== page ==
You shouldn’t take hiring a technical founder lightly. This person will be ingrained in your business — and in your life — for the foreseeable future. You need to have a compatible vision, plus compatible personalities. All told, finding the right co-founder might require more time and emotional energy than you’re able to spend right now.
You have two options here. First, as we mentioned earlier, you can hire someone to your team to spearhead engineering (e.g., a senior programmer). The trick here is that someone with the expertise you need probably requires a pretty hefty salary. With a co-founder, you can divvy up equity. A senior-level programmer might not be as willing to take that gamble.
Your second option is to choose a third-party partner to build your product. If you do end up moving forward with this route, two things can help you be successful here.
First, break development into bite-sized pieces. You have a vision for your company, and this is not the time to hand it over. While a lot of tech partners will want to take a big chunk of your money in exchange for one big deliverable, don’t let that happen. Set development benchmarks, and don’t move forward until you’re happy at each one.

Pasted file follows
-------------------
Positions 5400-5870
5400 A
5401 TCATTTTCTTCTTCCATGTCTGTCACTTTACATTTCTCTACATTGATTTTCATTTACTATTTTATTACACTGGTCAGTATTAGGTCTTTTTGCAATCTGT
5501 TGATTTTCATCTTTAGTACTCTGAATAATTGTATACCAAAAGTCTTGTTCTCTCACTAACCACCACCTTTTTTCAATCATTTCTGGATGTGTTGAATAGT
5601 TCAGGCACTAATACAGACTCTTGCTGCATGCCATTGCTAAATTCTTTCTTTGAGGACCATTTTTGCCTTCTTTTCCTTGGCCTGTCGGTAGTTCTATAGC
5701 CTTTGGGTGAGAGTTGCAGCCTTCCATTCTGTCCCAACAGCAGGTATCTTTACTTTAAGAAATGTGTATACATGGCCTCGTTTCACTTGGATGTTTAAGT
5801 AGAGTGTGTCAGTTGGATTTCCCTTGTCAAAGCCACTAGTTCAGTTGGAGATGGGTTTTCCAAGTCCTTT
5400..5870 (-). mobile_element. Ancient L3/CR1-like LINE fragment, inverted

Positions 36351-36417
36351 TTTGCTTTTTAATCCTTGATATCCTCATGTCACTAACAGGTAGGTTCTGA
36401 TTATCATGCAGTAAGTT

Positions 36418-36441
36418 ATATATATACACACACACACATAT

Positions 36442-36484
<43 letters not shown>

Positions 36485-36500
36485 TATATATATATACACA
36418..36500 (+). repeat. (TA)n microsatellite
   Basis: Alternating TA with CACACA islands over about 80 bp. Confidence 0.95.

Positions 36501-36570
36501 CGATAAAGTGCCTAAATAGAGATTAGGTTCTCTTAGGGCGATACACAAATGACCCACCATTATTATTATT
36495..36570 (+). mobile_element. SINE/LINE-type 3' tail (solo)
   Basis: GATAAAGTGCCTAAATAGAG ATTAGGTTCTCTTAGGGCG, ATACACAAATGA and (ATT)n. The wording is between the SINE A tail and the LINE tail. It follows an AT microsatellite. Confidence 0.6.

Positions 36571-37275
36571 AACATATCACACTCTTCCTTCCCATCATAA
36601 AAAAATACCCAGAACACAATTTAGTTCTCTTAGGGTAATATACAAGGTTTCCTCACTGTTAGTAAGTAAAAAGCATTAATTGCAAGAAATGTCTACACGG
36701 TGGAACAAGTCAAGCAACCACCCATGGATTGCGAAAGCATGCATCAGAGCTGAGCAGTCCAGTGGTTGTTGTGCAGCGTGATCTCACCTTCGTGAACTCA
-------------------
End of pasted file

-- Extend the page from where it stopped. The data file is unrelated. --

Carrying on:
Secondly, start testing early and often. Your startup is going to need a proof of concept, a minimum viable product (MVP), and, eventually, a functioning beta to show to investors and start bringing on users. Scaling successfully means staying involved in those three critical processes. Doing so will help you better understand the value-add of what you’re building, along with its potential drawbacks. You’ll be able to pivot and finesse as needed rather than finding out your finished product has some major kinks you now need to backtrack and iron out.
What to look for in a technical founder
Did you decide a technical co-founder is the right call for your startup? Now it’s time to find them.
As we touched on before, the ideal technical co-founder will bring two things to the table: the right level of programming expertise and a shared vision. While it’s not as critical, you also want to consider how their personality meshes with yours, too.
Once you find someone with the resume you need, make sure you sit down with them. Generally, it’s more successful to present a rough outline of your idea and see what they propose rather than to provide a laundry list of things you want to accomplish. You want to see if their vision aligns with yours.
Remember, finding the right co-founder will probably take some time. Don’t be afraid to take meetings with lots of people. Stay involved in networking, and that person might pop up out of the blue. You can also explore founder-matching tools like the one from Y Combinator. All told, you’ve got options when it comes to pinpointing the best co-founder for your startup.
While we can’t pair you with the perfect person, we can make it easier to scale your startup. To move time-sucking bookkeeping tasks off your desk, explore serious tax credit for your R&D, or get help from a team of accountants that specializes in serving tech startups, contact us at ShayCPA.